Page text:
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Circle Of Willis: Manual Labour.

4 November 2002 | 1:00 am | Dave Cable
Originally Appeared In

Just One Fixation.

Circle Of Willis play The Healer on Saturday. The Manual Of Internal Fixation is in stores now.

Sydney based electronic rock experimentalists Circle Of Willis head north for the Terra Australis space rock festival this weekend.

“It’s sort of a mixture of space rock and psychedelia,” Circle Of Willis guitarist Graham Kirk explains of the event. “A lot of the bands easily fit into the space rock thing. We also do a side project called The Drunken Gunmen, which is very much a space rock thing, and we came to the event with that and thought why not do the whole Circle Of Willis thing? It’s not really politically correct to suggest it, but I think what we do is drug music.”

“Not inspired by drugs, or music to take drugs to, but music that is a drug is the philosophy that we use. We’re not big drug fiends, but we like to think of music as a drug, rather than taking drugs to listen to music. I always wonder why drugs and music go together so well, because when I’m making music the thought of taking drugs is overkill. Music is a drug, you don’t need anything else for it.”

What the story behind the band? How did Circle Of Willis come about?

“We were basically all school friends. Three of us went to school together, we’ve known each other since we were kids. We’ve been making music for a number of years together, and in 1999 we got together seriously. We just get in the studio and figure out what to do with things. There’s not a real traditional songwriting process, we just see what works together.”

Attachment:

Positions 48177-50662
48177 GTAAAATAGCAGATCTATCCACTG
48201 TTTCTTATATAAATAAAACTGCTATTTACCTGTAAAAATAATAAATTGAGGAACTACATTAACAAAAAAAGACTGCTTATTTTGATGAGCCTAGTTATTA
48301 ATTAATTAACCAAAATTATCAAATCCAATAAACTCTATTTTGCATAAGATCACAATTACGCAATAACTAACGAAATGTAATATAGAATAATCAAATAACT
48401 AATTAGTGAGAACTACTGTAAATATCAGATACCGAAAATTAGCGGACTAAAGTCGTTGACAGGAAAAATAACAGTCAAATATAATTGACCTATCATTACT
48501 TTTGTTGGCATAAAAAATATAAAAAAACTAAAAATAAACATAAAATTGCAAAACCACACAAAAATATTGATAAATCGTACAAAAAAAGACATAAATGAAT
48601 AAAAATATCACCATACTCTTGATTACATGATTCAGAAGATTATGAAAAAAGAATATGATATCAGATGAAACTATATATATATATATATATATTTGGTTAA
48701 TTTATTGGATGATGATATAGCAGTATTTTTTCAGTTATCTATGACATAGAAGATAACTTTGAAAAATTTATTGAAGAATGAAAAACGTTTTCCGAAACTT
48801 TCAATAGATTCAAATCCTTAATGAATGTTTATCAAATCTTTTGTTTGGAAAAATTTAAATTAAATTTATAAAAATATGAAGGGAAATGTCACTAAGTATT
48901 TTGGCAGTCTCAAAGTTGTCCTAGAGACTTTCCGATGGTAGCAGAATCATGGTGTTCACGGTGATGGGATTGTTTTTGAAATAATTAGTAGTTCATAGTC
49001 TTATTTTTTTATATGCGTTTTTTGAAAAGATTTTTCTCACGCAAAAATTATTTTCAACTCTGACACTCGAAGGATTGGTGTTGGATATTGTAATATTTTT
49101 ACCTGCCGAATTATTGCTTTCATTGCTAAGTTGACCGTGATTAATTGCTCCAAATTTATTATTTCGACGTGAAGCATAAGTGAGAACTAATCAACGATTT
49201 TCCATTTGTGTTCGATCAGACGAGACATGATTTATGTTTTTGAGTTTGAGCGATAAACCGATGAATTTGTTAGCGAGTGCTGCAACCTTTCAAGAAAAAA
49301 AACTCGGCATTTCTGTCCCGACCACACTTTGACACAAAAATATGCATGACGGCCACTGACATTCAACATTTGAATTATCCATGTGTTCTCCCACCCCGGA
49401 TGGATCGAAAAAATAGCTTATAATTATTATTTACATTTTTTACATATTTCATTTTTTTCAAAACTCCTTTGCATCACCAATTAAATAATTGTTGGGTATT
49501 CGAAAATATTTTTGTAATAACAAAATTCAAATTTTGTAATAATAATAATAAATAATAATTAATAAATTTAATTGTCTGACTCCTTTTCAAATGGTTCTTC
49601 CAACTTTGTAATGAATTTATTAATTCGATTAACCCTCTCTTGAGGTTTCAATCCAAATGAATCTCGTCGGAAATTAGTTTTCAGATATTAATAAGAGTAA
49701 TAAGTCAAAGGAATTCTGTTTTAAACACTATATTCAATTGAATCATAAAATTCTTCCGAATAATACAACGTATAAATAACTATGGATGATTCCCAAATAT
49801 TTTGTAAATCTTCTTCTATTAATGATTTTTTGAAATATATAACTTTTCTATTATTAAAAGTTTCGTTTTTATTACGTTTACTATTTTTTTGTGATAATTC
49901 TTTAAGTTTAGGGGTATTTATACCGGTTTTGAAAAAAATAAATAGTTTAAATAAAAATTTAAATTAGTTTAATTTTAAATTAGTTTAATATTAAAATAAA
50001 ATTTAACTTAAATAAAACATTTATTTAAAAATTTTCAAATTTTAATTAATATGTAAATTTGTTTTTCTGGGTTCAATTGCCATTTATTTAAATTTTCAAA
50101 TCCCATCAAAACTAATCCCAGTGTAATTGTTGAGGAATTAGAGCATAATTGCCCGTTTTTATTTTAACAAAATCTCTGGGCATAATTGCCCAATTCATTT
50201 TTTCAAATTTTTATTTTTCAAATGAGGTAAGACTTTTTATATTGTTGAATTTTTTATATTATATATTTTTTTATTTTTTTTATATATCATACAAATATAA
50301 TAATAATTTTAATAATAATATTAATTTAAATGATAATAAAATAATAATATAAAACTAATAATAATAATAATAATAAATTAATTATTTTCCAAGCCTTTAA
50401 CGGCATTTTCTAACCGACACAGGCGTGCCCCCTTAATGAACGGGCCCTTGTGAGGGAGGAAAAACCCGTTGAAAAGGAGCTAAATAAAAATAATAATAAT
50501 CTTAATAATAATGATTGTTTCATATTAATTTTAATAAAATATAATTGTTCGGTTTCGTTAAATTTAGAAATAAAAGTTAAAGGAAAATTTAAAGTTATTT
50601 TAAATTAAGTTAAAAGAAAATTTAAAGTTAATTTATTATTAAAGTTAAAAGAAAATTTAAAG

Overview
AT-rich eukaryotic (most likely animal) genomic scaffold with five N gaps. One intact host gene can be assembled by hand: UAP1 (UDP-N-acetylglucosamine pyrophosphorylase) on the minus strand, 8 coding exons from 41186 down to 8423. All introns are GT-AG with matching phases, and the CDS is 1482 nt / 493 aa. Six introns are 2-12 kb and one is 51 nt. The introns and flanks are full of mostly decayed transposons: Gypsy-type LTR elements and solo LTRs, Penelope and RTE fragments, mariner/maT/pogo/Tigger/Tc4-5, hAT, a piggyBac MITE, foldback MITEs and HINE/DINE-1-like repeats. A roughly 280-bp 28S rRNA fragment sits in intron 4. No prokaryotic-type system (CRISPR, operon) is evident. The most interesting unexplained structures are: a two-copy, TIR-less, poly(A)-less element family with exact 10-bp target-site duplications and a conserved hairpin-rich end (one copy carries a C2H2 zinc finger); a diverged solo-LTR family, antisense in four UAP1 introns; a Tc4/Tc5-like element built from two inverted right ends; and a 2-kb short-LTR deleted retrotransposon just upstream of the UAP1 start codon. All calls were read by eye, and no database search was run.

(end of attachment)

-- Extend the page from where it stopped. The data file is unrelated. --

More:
Is electronic music the new punk rock?

“I think so, very much so. I was a teenager in the punk years. I was of the generation of people that thought that people who could actually play their instruments were a bunch of wankers and couldn’t be trusted. We’ve still got that punk philosophy. The music might not sound punk, but that’s the motivation behind it.:

“The problem with electronic music is that it’s too closely associated with crappy dance stuff. It doesn’t have that sense of being set apart that punk did, but once you get into more underground electronica stuff, it’s certainly today’s punk. That’s the way that I look at it, anyway.”